The Tribe then filed a Notice of Appeal and Petition for Stay with the Interior Board of Land Appeals (“IBLA”). Compl. ¶ 52. As it did here, Slawson intervened. Id. In August 2017, an administrative judge from the IBLA issued an order staying the effectiveness of Slawson's permits pending review of the merits of the Tribe's appeal. Id. ¶ 53.

         In response, Slawson turned to the District of North Dakota for an injunction preventing the IBLA from enforcing the stay. Id. ¶¶ 54-55. The district court entered a temporary restraining order (“TRO”) against the stay in August 2017, which allowed Slawson to continue drilling, id. ¶ 56, and in November 2017, it extended the TRO into a preliminary injunction and denied the Tribe's motion to dismiss, id. ¶ 60.

         In the meantime, the BLM and Slawson asked the Director of the Department of the Interior's Office of Hearings and Appeals (the “Director”) to take jurisdiction over the Tribe's appeal, which was still pending before the IBLA administrative judge. Id. ¶ 62. The Director agreed to do so in October 2017, id. ¶ 63, and, after the District of North Dakota issued its final order, determined in March 2018 that the IBLA should not have issued the stay order, id. ¶ 66. The Director then proceeded to the merits of the Tribe's appeal and, relying substantially on the District of North Dakota's TRO decision, concluded that the BLM had properly approved Slawson's permit applications. Id. ¶ 68.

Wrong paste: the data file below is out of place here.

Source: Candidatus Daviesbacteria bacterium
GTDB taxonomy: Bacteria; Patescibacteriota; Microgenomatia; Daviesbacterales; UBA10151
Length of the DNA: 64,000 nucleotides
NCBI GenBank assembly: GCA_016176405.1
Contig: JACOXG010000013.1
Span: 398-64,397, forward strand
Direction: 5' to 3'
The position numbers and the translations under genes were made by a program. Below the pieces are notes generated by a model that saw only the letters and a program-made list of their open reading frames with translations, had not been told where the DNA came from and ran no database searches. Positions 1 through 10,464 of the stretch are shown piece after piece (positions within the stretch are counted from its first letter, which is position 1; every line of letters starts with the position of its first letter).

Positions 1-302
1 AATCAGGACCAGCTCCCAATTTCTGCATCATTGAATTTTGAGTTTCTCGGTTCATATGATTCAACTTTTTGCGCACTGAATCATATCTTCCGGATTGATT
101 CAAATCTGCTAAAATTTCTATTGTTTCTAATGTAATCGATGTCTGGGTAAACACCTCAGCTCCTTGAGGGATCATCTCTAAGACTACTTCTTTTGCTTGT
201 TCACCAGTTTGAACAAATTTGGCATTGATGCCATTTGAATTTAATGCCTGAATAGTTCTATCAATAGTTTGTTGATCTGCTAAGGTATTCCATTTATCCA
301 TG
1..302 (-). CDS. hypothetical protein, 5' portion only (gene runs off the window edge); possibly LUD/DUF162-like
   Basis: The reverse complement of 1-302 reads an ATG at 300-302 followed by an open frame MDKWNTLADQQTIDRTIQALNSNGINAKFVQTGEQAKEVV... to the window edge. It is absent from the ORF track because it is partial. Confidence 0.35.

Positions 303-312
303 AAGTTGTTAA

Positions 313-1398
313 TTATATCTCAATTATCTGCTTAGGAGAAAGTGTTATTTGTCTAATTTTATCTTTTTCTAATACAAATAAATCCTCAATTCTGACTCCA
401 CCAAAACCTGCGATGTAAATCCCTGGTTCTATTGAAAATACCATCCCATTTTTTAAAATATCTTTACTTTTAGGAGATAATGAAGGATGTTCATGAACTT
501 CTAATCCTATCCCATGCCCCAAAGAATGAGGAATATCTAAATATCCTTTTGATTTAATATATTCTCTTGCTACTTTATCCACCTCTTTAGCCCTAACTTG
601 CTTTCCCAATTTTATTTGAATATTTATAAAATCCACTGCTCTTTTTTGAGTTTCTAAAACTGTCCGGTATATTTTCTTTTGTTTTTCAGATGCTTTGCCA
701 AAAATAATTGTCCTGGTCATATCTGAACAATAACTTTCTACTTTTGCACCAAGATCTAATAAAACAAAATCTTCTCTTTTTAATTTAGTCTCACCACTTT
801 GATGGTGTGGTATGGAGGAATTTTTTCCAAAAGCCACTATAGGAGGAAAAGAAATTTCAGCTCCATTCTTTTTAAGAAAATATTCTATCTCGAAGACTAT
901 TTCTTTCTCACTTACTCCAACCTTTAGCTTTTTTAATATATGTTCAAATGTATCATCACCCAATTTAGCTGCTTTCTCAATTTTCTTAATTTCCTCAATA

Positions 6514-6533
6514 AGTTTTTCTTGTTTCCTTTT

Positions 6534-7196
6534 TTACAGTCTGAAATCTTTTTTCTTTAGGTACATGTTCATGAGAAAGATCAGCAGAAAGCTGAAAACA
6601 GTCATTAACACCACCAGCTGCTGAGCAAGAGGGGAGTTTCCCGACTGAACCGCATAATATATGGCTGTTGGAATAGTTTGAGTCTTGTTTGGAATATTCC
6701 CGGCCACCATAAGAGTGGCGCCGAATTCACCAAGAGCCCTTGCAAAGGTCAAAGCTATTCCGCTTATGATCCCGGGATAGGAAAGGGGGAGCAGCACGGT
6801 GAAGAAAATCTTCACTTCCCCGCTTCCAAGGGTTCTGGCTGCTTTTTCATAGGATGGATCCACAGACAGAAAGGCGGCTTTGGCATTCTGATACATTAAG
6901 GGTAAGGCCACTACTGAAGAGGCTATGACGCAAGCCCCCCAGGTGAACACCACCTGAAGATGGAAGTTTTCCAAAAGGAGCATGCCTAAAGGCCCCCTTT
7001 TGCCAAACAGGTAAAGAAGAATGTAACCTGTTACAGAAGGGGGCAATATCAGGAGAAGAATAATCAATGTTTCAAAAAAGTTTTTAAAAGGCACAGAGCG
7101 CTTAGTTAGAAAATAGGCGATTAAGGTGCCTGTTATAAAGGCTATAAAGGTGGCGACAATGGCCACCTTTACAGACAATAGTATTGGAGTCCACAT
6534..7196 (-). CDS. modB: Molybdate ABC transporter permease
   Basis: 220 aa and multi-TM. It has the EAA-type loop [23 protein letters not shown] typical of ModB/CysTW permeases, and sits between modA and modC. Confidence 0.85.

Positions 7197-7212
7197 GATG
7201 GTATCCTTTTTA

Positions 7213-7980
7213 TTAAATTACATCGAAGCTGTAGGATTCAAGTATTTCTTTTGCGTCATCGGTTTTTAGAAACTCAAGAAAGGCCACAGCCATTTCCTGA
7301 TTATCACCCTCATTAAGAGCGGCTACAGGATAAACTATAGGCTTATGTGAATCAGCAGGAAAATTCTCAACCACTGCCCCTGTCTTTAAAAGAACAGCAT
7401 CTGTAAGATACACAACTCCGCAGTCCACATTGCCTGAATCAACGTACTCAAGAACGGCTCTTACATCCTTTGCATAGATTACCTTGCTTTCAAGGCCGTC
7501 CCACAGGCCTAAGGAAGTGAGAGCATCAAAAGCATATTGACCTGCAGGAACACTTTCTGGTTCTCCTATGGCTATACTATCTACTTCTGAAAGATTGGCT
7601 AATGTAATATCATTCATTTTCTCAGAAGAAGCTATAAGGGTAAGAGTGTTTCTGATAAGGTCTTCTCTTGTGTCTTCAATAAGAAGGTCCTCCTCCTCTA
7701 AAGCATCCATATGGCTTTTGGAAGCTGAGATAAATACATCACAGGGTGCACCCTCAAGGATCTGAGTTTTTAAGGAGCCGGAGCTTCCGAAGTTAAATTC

The Tribe asks this Court to review the decision affirming the BLM's approval of the permits. See Compl. (filed June 20, 2018). It argues that the “BLM was required to apply the MHA Nation's setback law to [Slawson's proposed] Project, and under that law, it was required to deny” the permits. Id. ¶ 72. The Tribe contends that the agency was required to apply the setback law for three main reasons: (1) the law was enacted pursuant to the Tribe's federally-approved constitution; (2) the law was enacted pursuant to the Tribe's inherent sovereign authority to protect the health and welfare of the Tribe; and (3) “the United States has a trust duty and a treaty duty to apply and enforce the Tribe's laws.” Id.

         Both Slawson and the federal defendants have moved to transfer this case to the District of North Dakota. The Tribe opposes the motion.

         II. Legal Standard

         District courts have discretion to transfer a case to another venue “[f]or the convenience of parties and witnesses, in the interest of justice.” 28 U.S.C. § 1404(a). Courts assess motions to transfer according to an “individualized, case-by-case consideration of convenience and fairness.” Stewart Org., Inc. v. Ricoh Corp., 487 U.S. 22, 29 (1988) (citation omitted). The moving party bears the initial burden of establishing that transfer is proper. City of W. Palm Beach v. U.S. Army Corps of Eng'rs, 317 F.Supp.3d 150, 153 (D.D.C. 2018) (citation omitted).

         First, the moving party must establish that the plaintiff could have brought its suit in the transferee forum, here North Dakota. 28 U.S.C. § 1404(a). The Tribe does not dispute that it could have brought this suit in the District of North Dakota because “a substantial part of property that is the subject of ...